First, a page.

Students start by measuring and marking a distance of one meter from the bottom of their ramps. Then, they roll the cart down the ramp and record the time it takes for the cart to cover that one meter distance. In order to get accurate results, students need to complete several trials and calculate the average time. With this average time, students are able to calculate the cart's average velocity and kinetic energy. Students repeat this process for carts with different masses before discussing energy transformations, any relationship between mass and average velocity, and efficiency.
The procedure in the lab document is straight-forward, but I still make sure to circulate throughout the room and check in with the groups. This is a partial-inquiry lab, so while there is a general procedure, how students organize their data and draw conclusions is up to the individual lab group. When students write their conclusions, I expect the data to be neatly organized and clearly labeled. Also, the lab data that students collect must support any claims that students make in their discussions. For example, the average velocity varies significantly for each trial: the students should include potential theories about why this occurred. And, while the students writing supports their data, their lab should be much more explanatory about what is occurring in the lab and the science behind these events.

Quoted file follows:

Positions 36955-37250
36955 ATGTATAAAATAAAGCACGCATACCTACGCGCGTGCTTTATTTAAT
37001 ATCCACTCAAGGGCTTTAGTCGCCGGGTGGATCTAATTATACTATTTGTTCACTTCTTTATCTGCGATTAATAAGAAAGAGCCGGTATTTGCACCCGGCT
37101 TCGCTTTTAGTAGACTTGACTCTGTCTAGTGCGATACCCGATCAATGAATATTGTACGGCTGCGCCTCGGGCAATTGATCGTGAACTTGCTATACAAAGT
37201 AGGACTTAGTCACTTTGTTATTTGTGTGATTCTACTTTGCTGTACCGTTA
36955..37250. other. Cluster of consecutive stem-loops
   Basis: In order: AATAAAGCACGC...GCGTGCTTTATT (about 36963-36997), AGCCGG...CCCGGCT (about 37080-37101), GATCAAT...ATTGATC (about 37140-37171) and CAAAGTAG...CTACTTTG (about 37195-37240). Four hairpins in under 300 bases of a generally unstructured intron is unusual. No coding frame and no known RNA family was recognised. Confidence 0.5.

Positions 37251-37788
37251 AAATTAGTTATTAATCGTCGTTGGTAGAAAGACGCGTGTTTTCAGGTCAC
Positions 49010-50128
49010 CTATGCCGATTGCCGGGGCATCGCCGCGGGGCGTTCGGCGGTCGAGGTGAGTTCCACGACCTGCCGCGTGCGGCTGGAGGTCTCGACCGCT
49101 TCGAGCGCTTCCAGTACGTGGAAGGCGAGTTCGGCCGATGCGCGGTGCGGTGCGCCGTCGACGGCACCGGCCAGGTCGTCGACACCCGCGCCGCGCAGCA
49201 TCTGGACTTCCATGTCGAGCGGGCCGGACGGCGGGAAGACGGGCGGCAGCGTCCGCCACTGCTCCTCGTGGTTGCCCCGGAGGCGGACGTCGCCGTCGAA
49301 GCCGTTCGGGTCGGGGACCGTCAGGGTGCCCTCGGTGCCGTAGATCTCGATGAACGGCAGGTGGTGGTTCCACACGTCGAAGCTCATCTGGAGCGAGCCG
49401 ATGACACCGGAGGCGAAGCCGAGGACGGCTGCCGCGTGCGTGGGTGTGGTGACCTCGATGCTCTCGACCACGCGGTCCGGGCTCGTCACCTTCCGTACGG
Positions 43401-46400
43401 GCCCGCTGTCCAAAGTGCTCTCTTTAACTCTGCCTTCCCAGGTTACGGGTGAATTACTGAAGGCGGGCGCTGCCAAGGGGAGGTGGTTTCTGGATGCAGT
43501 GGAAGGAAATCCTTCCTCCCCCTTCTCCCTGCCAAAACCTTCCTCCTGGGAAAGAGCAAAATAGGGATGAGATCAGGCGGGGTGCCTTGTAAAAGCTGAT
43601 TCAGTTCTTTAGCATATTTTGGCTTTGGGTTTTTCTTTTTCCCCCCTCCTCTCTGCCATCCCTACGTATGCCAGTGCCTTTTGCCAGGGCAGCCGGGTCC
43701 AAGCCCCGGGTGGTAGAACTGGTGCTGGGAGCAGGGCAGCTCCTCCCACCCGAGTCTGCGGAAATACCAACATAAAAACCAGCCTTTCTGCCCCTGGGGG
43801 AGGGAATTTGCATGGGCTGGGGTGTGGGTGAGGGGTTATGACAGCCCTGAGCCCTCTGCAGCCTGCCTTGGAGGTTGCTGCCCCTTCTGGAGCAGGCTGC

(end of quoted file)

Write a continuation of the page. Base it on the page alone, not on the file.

When there is approximately 15 minutes prior to the end of class (5 minutes left of the time I've allowed for this activity), I ask students to put everything back the way they found it and return to their seats. I also tell them at this point when the lab is due, which includes the first part of the lab.
To assess how my students are feeling about applying conservation of mechanical energy, I ask students to show me hand signals. Before I share the prompt, I show students their 3 options: a thumbs-up for agreement, a thumbs-down for disagreement, and a flat hand for uncertainty.
Once the students are ready, I say "I can prove conservation of mechanical energy through the data collected in parts 1 & 2 of the work-energy lab." I then pause and repeat the prompt before asking students to share their hand signals, so that they have a moment to fully embrace and think about how they are feeling. The atmosphere is mostly quiet during this closure so that students are individually assessing their own level of understanding.
As students show their hand signals, I make a mental note of how many students are showing a flat hand or thumbs-down. Luckily, there was only 1 student who showed a thumbs-down, so I went over and spoke with him privately. Because he had been absent recently and was still not feeling well, he was confused and behind on the material covered. We found a time where he could come in for extra help and he was eventually able to apply the law of conservation of energy.